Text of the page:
0

Is it possible to "seek" through an loop? Based on certain conditions, I want to do a "continue in place," to fast forward through a loop. Like this:

for(var thing in things)
{
  // Do stuff

  if(something)
  {
     // Move iteration forward until the iteration object ("thing") meets the right condition
     while(true)
     { 
       // Move the iteration forward...somehow
       [Missing code goes here]
       if(thing.Property == somevalue)
       {
         break;
       }
     }
  }

  // Do more stuff on the new value of "thing"
}

I could use continue, but I don't want to go back to the top of the loop. I want to cycle forward through the objects in the enumerator, then just pick up where I left off.

I'm guessing this is not possible. If not, what would be the best logic to emulate what I want to do.

  • 3
    Cannot you filter the things collection before iteration? – zerkms Mar 12 '15 at 20:13
  • 3
    If you can use a for loop instead, it's easy (and dangerous) to adjust the loop counter at any point in the loop. If you have an IEnumerator, just call MoveNext() until your condition is hit. – user2023861 Mar 12 '15 at 20:16
  • what is the datatype of the things object.. if it's a datatable or dataset you could just use the .Select method to filter what you need then you will have no need to do all the forward seeking – MethodMan Mar 12 '15 at 20:17
  • 1
    Looks like a LINQ/Lamdba expression is need to filter your collection - which would make your code a lot cleaner – SQLMason Mar 12 '15 at 20:20
  • 1
    Gosh I hate to see while(true) in code – SQLMason Mar 12 '15 at 20:21
5

Have you considered using a standard for loop instead of the foreach loop you are using?

E.g.

var thing;
for (int i = 0; i < things.Length; i++)
{
    thing = things[i];
    //do stuff
    if(something)
    {
        while([thing doesn't meet condition] && i < things.Length - 1 )
        {
            thing = things[++i];
        }
    }
}

If you've seen the incrementer before (i++), ++i might seem strange. All it does is increment i before you use it. So, if you entered the while loop on things[5], thing would be set to things[6]. The while loop will also break if you cannot load any more objects.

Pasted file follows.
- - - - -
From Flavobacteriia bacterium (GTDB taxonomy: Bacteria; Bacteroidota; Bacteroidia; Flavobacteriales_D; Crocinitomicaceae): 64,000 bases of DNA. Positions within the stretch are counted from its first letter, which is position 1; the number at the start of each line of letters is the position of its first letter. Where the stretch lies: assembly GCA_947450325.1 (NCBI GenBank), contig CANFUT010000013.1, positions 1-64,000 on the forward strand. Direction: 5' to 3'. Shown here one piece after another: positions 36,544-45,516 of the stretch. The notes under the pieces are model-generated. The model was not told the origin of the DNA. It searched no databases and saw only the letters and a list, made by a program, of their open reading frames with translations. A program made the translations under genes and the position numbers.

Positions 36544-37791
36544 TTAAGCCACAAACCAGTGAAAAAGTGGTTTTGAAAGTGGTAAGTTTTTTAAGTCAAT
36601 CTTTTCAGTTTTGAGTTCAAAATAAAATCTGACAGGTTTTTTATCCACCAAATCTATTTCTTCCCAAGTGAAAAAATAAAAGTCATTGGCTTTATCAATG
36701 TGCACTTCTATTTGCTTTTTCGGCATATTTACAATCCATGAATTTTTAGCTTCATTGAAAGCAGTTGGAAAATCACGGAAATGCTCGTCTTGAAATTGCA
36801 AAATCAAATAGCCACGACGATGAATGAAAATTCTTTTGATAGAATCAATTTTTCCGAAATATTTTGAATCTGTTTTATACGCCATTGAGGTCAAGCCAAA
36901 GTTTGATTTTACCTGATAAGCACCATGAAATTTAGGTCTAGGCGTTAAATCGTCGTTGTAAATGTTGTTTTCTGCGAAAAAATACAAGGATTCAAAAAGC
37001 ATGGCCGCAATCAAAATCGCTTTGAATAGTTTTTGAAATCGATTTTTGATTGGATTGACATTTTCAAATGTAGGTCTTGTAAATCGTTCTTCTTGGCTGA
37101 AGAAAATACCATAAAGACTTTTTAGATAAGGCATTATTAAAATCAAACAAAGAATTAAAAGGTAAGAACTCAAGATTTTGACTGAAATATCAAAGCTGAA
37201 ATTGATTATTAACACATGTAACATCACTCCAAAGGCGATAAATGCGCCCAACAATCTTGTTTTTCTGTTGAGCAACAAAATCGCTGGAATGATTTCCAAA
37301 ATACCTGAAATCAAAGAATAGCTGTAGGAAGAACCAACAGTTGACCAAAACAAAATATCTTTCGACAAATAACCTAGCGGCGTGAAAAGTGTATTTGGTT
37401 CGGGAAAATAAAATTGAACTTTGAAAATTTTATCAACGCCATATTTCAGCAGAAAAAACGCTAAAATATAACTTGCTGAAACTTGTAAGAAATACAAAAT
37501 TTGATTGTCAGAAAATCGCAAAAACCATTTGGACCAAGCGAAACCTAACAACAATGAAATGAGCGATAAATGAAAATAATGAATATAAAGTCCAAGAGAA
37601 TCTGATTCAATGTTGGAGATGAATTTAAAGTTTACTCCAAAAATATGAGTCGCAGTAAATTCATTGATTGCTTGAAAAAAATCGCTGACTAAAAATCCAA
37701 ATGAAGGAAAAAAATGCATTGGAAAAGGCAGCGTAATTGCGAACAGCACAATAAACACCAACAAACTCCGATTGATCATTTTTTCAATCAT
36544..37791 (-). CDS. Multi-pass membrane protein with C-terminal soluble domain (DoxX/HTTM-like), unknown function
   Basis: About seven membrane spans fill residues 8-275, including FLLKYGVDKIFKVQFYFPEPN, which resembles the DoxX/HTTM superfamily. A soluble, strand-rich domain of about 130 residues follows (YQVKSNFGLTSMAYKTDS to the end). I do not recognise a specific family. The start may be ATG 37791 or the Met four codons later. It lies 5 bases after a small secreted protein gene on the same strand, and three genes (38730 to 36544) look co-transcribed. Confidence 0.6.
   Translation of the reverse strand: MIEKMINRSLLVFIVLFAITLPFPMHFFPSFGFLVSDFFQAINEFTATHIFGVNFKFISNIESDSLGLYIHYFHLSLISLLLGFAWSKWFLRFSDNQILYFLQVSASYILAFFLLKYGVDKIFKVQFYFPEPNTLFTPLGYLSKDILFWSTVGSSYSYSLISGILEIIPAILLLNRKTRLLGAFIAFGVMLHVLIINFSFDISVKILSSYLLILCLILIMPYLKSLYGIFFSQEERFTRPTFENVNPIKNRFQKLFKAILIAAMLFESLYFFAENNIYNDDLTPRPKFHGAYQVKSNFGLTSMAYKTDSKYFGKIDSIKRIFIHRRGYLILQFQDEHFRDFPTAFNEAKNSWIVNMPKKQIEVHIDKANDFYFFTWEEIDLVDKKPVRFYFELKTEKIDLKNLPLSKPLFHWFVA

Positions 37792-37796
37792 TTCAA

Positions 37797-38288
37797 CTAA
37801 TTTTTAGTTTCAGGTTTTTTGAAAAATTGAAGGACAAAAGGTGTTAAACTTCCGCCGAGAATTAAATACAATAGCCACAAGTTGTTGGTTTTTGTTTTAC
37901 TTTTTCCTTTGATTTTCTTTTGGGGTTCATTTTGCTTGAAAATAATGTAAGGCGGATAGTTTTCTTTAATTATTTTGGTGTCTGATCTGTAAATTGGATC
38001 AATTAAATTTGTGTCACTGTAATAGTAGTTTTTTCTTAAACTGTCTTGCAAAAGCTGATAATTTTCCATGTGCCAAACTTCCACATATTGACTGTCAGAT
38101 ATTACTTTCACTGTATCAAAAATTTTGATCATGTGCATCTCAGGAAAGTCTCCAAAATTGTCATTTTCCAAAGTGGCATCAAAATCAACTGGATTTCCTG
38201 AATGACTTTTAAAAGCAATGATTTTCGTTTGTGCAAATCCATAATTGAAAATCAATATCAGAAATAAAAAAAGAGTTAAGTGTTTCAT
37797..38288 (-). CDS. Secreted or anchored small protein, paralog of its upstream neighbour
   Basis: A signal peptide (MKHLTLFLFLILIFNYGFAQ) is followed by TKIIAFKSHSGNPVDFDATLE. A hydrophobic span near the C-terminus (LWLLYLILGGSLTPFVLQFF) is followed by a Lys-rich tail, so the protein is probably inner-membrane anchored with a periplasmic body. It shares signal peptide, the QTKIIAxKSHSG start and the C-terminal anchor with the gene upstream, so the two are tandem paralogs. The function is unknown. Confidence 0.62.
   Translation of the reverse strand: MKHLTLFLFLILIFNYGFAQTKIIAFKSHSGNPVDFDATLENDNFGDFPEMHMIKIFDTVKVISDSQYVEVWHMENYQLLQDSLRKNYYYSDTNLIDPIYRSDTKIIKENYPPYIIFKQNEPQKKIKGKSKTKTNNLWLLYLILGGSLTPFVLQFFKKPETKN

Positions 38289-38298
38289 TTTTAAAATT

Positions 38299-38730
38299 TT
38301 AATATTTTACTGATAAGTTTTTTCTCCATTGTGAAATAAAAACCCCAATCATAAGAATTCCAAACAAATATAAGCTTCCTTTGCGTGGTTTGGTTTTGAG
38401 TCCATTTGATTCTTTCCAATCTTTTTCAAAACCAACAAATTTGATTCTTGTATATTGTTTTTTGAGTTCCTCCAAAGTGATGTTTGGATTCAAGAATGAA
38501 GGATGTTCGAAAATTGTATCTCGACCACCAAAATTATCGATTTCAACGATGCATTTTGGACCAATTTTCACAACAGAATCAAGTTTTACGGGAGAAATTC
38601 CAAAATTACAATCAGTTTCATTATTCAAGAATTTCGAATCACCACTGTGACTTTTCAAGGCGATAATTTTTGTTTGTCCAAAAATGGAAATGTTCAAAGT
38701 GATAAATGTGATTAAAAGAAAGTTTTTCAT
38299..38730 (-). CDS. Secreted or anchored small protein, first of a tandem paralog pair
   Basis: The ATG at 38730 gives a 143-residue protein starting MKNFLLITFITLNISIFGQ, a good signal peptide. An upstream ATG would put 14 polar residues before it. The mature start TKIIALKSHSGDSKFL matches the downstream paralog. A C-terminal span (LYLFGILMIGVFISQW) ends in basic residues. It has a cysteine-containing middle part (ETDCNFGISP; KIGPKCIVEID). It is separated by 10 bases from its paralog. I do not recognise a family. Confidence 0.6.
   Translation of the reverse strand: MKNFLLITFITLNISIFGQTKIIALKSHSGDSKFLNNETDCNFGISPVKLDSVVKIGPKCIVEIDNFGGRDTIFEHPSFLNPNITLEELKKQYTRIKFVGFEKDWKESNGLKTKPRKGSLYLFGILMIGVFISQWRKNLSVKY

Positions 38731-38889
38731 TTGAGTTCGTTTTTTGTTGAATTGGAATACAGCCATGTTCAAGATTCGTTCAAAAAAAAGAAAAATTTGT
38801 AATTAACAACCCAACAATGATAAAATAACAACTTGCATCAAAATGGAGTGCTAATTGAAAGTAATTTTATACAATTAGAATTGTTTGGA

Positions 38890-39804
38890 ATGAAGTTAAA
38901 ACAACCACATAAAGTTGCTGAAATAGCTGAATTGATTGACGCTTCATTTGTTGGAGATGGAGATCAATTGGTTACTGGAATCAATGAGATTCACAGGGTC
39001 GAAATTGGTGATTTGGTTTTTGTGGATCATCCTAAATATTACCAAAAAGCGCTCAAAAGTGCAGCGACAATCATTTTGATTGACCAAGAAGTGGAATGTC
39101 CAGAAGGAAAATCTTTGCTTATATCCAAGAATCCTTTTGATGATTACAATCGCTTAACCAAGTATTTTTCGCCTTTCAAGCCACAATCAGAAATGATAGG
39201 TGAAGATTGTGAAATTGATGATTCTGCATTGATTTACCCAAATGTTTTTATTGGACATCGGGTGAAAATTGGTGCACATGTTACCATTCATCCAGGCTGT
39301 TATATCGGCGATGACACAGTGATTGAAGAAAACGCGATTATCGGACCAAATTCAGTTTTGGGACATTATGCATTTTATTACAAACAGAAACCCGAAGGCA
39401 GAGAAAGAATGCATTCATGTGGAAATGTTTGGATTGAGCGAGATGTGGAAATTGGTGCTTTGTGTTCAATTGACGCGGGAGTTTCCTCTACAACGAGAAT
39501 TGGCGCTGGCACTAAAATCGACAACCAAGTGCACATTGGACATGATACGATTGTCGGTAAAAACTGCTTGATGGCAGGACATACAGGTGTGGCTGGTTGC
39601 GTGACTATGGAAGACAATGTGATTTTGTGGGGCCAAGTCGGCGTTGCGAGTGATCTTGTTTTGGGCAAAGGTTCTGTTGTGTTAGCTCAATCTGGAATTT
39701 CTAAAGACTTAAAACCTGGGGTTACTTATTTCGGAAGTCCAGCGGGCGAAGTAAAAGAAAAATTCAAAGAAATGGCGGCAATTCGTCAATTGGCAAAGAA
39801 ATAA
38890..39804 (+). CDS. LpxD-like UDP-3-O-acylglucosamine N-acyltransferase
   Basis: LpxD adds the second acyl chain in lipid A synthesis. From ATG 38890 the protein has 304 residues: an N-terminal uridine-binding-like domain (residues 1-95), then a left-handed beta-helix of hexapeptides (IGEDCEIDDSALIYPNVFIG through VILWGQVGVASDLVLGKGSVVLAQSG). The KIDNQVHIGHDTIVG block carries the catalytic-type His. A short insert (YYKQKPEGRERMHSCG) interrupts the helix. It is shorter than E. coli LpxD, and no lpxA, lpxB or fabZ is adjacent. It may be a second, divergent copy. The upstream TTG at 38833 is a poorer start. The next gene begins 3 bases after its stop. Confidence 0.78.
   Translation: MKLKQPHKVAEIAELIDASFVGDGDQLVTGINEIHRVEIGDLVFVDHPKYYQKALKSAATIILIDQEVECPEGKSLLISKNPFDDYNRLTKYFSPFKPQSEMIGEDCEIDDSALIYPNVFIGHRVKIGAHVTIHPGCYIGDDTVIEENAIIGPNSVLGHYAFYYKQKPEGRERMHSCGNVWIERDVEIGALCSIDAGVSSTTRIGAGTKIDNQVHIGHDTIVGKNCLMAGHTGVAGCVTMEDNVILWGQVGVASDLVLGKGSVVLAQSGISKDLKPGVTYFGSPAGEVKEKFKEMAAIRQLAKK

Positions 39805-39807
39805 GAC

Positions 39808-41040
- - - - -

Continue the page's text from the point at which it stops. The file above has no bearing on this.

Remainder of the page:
• 2
    Unlike most answers that start with "I can't comment [so I'll answer]", this one is actually a decent answer! I cleaned it up a bit for you. Welcome to StackOverflow. – Tim S. Mar 12 '15 at 20:27
  • Yes, this is a good answer. I ended up doing a linked list, where every thing had a reference to the next thing, so I wasn't iterating at all but was rather jumping around an unordered bucket of things.. But this is essentially the same thing -- a for loop is like a linked list, in the sense that there's an implicit link to the next incremental numeric index. – Deane Mar 12 '15 at 20:39
  • @TimS. Thanks! I always forget that you can inline code as well. – tfitzger Mar 12 '15 at 20:46
2

Filter things before the loop

var filtered = things.Where(x => x.Property == somevalue);
foreach ( var thing in filtered )
{
   if (something)
       // Do more stuff on the new value of "thing"
}
  • This is going to run the code in a very different order. If these operations can be reordered without it affecting them, then this is fine, but if these operations cannot be reordered in this way, then this isn't a valid transformation. – Servy Mar 12 '15 at 20:27
0

you can manually iterate through the iterator

you can take a look here:

Using IEnumerable without foreach loop

0

You can "rebuild" the logic of the foreach. Note the using (because the foreach disposes the enumerator)

using (var enu = things.GetEnumerator())
{
    bool success;

    while (success = enu.MoveNext())
    {
        // Current value (always "valid"): enu.Current;

        if (something)
        {
            while (success = enu.MoveNext())
            {
                // Current value (always "valid"): enu.Current;

                if (enu.Current == someValue)
                {
                    break;
                }
            }
        }

        // Current value (check success before using it): enu.Current;
        if (success)
        {
            // Do more stuff on the new value of "thing"
        }
    }
}

The if (res) is necessary because the inner while could "exhaust" the enumerator.

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